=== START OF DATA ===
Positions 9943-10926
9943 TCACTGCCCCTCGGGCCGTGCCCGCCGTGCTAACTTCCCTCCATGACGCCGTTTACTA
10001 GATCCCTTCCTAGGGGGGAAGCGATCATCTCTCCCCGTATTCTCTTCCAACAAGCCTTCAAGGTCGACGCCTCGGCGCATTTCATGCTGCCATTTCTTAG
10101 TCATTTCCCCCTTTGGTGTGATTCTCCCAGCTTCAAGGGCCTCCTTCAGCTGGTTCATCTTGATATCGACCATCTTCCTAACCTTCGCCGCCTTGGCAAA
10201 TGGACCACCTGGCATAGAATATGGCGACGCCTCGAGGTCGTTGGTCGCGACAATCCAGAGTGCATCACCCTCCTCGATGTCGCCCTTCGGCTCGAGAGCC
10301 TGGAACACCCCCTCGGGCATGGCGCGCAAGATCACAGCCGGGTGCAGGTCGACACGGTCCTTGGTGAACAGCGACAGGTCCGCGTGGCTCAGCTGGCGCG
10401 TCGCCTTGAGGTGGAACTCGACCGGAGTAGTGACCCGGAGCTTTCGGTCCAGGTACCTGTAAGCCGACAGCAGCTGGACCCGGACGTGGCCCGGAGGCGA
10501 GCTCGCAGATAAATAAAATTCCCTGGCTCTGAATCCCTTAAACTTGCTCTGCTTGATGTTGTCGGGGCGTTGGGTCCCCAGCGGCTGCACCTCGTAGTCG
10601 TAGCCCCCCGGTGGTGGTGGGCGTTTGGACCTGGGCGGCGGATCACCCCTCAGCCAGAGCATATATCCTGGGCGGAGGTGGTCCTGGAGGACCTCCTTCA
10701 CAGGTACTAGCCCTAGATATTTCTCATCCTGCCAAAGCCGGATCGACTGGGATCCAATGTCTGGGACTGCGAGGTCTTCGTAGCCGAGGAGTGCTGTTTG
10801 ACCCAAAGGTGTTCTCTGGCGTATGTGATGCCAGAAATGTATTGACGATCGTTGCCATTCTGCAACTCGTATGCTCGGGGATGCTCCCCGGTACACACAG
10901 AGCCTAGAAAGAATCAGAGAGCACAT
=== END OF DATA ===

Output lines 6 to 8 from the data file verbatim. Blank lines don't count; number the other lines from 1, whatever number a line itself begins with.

10301 TGGAACACCCCCTCGGGCATGGCGCGCAAGATCACAGCCGGGTGCAGGTCGACACGGTCCTTGGTGAACAGCGACAGGTCCGCGTGGCTCAGCTGGCGCG
10401 TCGCCTTGAGGTGGAACTCGACCGGAGTAGTGACCCGGAGCTTTCGGTCCAGGTACCTGTAAGCCGACAGCAGCTGGACCCGGACGTGGCCCGGAGGCGA
10501 GCTCGCAGATAAATAAAATTCCCTGGCTCTGAATCCCTTAAACTTGCTCTGCTTGATGTTGTCGGGGCGTTGGGTCCCCAGCGGCTGCACCTCGTAGTCG